ID Medical Group Ltd v Unified Medical Ltd

JurisdictionEngland & Wales
CourtChancery Division
JudgeDaniel Alexander
Judgment Date17 April 2018
Neutral Citation[2018] EWHC 850 (Ch)
Date17 April 2018
Docket NumberCLAIM NO BL-2018-000566

[2018] EWHC 850 (Ch)




Rolls Building, Fetter Lane, London EC4


Mr Daniel Alexander

(sitting as a Deputy Judge of the High Court Chancery Division)

CLAIM NO BL-2018-000566

ID Medical Group Limited
(1) Unified Medical Limited
(2) Robert Agnew
(3) Ross Burton
(4) John Callum Boardman
(5) Benjamin Thompson and 12 Further Defendants

Mr Alaric Watson instructed by EMW Law LLP appeared for the Claimant

The First to Fifth Defendants in person

Hearing date: 13 April 2018, further written submissions 16 April 2018


Daniel Alexander QC:



This case concerns rival companies in the healthcare recruitment business. The claimant is a major recruitment agency specialising in placing nurses and other healthcare professionals. The first defendant is a new company set up by the second defendant, a former senior employee of the claimant and in which a considerable number of former employees of the claimant are now involved. The departure of the second defendant, the setting up of the first defendant, the recruitment of the former staff of the claimant, and the various contacts that those on behalf of the first defendant have had with hospitals seeking nurses and nurses seeking employment who were previously contacts of the claimant, has given rise to an action seeking to enforce restrictive covenants in the former employees' contracts of employment, to restrain alleged breaches of confidence and other related relief. The remaining respondents are other former employees of the claimant who are now involved with the first defendant. The remaining defendants who are not respondents to the current applications are also former employees of the claimant, now working with the first defendant.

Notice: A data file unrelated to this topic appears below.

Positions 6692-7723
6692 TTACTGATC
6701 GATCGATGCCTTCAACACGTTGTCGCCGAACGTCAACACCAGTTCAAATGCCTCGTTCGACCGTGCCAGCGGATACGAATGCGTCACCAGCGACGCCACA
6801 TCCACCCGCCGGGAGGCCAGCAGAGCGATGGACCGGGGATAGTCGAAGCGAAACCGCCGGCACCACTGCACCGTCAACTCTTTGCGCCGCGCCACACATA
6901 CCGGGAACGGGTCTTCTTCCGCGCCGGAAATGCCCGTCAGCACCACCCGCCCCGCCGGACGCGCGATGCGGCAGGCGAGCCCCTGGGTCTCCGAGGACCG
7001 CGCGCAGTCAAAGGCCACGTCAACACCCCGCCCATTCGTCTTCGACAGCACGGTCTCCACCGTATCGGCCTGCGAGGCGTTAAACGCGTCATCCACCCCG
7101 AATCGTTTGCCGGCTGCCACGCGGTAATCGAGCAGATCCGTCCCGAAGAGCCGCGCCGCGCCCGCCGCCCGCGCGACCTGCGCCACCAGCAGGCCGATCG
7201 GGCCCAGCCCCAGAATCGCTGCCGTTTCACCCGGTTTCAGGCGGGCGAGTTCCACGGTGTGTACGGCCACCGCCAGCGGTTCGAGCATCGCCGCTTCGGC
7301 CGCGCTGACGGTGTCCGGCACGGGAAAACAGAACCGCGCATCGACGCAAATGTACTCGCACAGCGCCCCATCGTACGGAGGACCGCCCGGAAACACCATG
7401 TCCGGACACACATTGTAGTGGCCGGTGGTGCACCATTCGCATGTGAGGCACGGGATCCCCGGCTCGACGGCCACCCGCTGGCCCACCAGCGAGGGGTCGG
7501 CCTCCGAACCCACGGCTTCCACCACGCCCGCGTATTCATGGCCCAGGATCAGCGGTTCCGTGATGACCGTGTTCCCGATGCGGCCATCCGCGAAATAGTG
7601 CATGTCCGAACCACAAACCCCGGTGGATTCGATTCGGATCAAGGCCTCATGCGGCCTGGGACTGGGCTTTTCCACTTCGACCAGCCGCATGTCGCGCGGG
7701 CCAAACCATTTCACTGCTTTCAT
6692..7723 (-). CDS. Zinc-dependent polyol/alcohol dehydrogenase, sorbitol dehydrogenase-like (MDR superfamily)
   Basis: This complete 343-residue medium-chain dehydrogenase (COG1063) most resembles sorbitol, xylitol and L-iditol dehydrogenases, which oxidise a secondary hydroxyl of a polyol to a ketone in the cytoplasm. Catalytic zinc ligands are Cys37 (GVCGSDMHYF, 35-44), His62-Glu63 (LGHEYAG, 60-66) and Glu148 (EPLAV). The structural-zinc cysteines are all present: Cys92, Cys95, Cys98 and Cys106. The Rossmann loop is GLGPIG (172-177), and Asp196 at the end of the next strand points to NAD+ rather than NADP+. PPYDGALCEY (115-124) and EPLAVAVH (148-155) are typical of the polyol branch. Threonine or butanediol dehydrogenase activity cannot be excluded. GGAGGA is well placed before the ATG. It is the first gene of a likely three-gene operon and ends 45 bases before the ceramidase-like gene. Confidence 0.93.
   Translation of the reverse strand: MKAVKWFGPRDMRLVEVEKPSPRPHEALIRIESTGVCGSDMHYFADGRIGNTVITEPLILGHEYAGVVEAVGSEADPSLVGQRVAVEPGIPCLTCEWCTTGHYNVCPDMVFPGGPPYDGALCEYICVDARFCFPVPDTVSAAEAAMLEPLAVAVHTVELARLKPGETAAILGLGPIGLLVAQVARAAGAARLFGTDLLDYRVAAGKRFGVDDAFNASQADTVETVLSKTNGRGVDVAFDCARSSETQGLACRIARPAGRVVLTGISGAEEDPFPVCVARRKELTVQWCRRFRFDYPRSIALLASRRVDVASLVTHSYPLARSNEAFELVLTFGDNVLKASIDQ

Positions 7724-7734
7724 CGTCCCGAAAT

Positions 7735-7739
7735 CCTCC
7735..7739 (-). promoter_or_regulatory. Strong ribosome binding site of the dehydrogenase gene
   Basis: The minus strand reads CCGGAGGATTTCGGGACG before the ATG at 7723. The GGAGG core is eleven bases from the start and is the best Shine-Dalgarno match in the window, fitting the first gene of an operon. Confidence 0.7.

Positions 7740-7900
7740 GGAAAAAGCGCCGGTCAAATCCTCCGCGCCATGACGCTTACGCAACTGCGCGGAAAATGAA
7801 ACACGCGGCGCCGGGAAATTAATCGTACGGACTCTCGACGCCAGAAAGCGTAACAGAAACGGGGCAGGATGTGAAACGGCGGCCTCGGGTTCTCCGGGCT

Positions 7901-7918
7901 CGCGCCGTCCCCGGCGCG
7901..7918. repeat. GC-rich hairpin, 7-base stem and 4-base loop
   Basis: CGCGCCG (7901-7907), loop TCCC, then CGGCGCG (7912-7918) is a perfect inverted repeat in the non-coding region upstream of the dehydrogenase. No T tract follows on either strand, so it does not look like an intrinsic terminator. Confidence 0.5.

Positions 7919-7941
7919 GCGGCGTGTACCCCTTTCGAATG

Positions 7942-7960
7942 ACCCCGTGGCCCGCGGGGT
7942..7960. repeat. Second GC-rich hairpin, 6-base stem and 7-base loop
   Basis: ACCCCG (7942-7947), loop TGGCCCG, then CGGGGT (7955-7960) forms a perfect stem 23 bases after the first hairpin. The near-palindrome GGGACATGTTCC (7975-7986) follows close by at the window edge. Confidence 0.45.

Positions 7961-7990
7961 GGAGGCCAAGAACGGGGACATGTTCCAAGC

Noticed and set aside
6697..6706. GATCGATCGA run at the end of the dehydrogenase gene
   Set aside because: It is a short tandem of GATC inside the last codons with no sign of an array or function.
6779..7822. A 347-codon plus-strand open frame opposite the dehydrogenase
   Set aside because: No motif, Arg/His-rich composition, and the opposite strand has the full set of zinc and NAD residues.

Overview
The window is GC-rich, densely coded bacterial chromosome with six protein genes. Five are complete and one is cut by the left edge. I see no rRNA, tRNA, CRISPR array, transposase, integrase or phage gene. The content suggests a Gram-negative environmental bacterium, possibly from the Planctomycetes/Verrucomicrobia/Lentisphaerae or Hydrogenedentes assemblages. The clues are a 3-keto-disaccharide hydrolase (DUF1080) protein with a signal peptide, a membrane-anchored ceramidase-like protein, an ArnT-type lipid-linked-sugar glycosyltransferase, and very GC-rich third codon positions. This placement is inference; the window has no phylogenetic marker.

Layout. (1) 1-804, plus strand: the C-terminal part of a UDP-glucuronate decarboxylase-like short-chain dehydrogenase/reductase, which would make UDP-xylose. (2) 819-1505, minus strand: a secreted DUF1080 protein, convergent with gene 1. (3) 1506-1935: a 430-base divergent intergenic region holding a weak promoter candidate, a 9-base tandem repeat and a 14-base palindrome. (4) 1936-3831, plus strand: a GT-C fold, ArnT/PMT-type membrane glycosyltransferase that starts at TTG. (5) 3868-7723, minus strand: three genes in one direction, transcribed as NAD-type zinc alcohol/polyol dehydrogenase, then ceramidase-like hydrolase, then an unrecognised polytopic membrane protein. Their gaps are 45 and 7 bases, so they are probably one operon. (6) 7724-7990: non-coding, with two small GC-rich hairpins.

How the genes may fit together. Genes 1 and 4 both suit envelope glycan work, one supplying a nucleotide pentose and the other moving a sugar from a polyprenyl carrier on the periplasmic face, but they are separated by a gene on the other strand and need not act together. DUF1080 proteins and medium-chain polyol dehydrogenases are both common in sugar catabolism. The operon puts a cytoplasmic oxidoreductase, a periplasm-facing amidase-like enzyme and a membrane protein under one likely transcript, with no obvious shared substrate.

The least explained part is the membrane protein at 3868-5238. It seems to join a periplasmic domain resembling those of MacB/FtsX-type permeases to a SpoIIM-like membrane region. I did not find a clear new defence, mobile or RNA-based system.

By an application notice dated 9 March 2018, the claimant applied for an interim injunction to restrain various alleged threatened activities of the respondents. The application originally came before Mr Justice Zacaroli on 20 March 2018. He accepted certain undertakings as to the respondents' activities pending the effective hearing of the application, ordered certain information to be given by the respondents and stood the matter over to a 1 day hearing. At that stage the respondents were represented by counsel (in the case of the 3–5 th respondents pursuant to the CLIPS scheme).

The hearing


The effective hearing came before me on 13 April 2018, by which time none of the respondents were represented by solicitors or counsel. The previously instructed solicitors for the first and second respondents had, I was told, applied to come off the record just before the hearing.


The case was opened on behalf of the claimant and there was discussion between the court and counsel for the claimant about the points on the order sought that were of particular concern. During that discussion, some of the issues and the relevant case law were explained to the respondents at greater length than would ordinarily have been done, given that they were acting in person. The argument included discussion of further evidence served out of time by the respondents which it was said to be relied upon. I also considered that (extensive) further evidence over the short adjournment.